There are a number of debates dominating Washington at the moment, but a perfect storm is brewing to put climate change at the center of our public debate over the next few months.
Legislation to cap greenhouse gas emissions is moving through the Senate, while nations will gather in Copenhagen this month to debate solutions to global warming. As our leaders ponder climate legislation and work to construct a meaningful global agreement abroad, they must not lose sight of those most affected by global warming: women.
Seventy percent of people living below the poverty line are women. Not surprisingly, the adverse effects of climate change increasingly affect the world's poorest communities, due to their reliance on natural resources and inability to protect themselves. Although everyone is affected when a flood or a drought hits, women tend to bear a disproportionate burden.
In the poorest countries, women typically collect water and fuel, grow and prepare food, and care for their families. When natural disasters affect their communities, women must provide for the basic needs of their families and often must do so without the education, opportunities and resources available to men. In the wake of such disasters, women find themselves at increased risk for physical abuse and sexual violence. Additionally, women are less able to migrate to look for shelter or work.
Women are also statistically more likely to die than men as a result of natural disasters. Take the brutal cyclone and floods that hit Bangladesh in 1991. Over 140,000 people perished. Because the culture prevented women from learning to swim and forbade them from leaving their homes without male accompaniment, more than four times as many women died than men. The effects of global climate change tend to magnify gender inequalities in the developing world.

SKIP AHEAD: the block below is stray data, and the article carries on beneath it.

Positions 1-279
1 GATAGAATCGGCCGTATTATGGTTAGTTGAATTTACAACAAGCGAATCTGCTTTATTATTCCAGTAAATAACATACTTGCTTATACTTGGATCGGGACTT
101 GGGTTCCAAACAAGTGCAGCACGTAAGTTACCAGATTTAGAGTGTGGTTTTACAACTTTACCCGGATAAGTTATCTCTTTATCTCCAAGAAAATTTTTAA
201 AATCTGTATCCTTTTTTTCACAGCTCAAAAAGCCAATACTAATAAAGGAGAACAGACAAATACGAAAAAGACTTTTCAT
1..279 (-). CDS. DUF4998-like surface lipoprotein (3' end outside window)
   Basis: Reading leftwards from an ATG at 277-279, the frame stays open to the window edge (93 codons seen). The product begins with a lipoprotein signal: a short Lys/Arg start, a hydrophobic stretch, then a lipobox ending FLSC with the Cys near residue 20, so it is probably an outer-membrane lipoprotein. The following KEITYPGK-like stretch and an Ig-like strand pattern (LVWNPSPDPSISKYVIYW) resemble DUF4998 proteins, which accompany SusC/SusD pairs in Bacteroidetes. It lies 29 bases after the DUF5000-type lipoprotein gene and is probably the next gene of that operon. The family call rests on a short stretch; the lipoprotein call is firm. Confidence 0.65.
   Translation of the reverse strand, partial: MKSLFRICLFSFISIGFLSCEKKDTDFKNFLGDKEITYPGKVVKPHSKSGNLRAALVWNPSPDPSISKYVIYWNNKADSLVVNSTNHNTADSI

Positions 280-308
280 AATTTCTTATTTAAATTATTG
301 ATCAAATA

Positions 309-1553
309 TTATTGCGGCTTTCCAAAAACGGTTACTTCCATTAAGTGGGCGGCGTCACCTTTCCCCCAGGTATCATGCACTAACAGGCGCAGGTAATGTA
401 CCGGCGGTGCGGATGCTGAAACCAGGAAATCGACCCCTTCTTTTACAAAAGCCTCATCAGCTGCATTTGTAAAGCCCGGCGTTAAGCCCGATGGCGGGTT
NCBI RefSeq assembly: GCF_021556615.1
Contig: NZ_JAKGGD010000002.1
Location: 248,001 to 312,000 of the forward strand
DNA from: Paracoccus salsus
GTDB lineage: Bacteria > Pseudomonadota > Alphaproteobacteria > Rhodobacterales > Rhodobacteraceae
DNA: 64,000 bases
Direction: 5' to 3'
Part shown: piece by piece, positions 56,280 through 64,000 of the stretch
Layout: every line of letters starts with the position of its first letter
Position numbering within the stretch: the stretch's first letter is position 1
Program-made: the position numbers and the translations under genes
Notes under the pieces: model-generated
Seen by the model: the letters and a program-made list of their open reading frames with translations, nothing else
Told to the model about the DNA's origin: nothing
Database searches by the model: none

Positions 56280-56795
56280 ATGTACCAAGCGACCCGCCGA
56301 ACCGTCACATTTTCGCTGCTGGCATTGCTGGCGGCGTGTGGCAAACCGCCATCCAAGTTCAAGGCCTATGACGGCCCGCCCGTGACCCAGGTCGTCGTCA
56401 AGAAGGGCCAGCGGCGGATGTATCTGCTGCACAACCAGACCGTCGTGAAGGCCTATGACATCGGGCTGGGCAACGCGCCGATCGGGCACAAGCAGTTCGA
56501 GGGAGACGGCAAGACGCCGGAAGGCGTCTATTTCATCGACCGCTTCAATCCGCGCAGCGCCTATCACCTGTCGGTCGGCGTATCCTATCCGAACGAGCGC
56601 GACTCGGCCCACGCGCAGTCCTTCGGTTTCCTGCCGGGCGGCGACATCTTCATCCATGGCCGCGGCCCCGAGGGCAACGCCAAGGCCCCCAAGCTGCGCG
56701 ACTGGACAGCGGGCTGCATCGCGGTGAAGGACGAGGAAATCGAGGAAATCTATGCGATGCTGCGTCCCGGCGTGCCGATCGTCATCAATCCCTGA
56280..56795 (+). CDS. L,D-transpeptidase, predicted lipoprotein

But women around the world are fighting back. And every day, more American women are joining their fight. From elected officials to opinion leaders, from private sector leaders to grass-roots activists, women around the country are joining to highlight the disproportionate effect that global climate change is having on poor women worldwide.
Sisters on the Planet, part of a national project by international humanitarian organization Oxfam, is a program designed to invest in the resilience of the world's poorest communities to cope with the negative consequences that climate change brings. CLEAR, the Center for Law, Environment, Adaptation and Resources at UNC Law School, will be providing analytical and legal support for this program and similar ones.
Oxfam's work around the world has confirmed that climate change is happening and that the poor are on the front lines. Their work has also shown that investing early in coping mechanisms can save both money and lives down the road. From drought-resistant seeds to food banks in times of shortage, from coastal tree barriers and raised homes to mitigate the effects of floods to mosquito nets and health surveillance to prevent the spread of climate-related disease, there are a number of ways communities can fight back. But without planning and assistance, they do not stand a chance as climate changes mount.
While the debate in the Senate and in Copenhagen will focus a great deal on the economic costs of global warming, let us not forget the cost of doing nothing - the human toll climate change brings. In the coming years, many developing countries and the women who live there could find their very existence threatened without the tools to deal with the harsh realities of a warmer climate. When women get involved in the decision-making process and are given the resources to plan for and mitigate the effects of natural disasters, survival rates go up.
We must give our sisters the means to take control of their own futures and help them adapt to the growing menace of global climate change.
Victor B. Flatt is the Taft Professor of Environmental Law and director of the Center for Law, Environment, Adaptation and Resources at the UNC law school. Donna Surge is an associate professor in the UNC Department of Geological Sciences.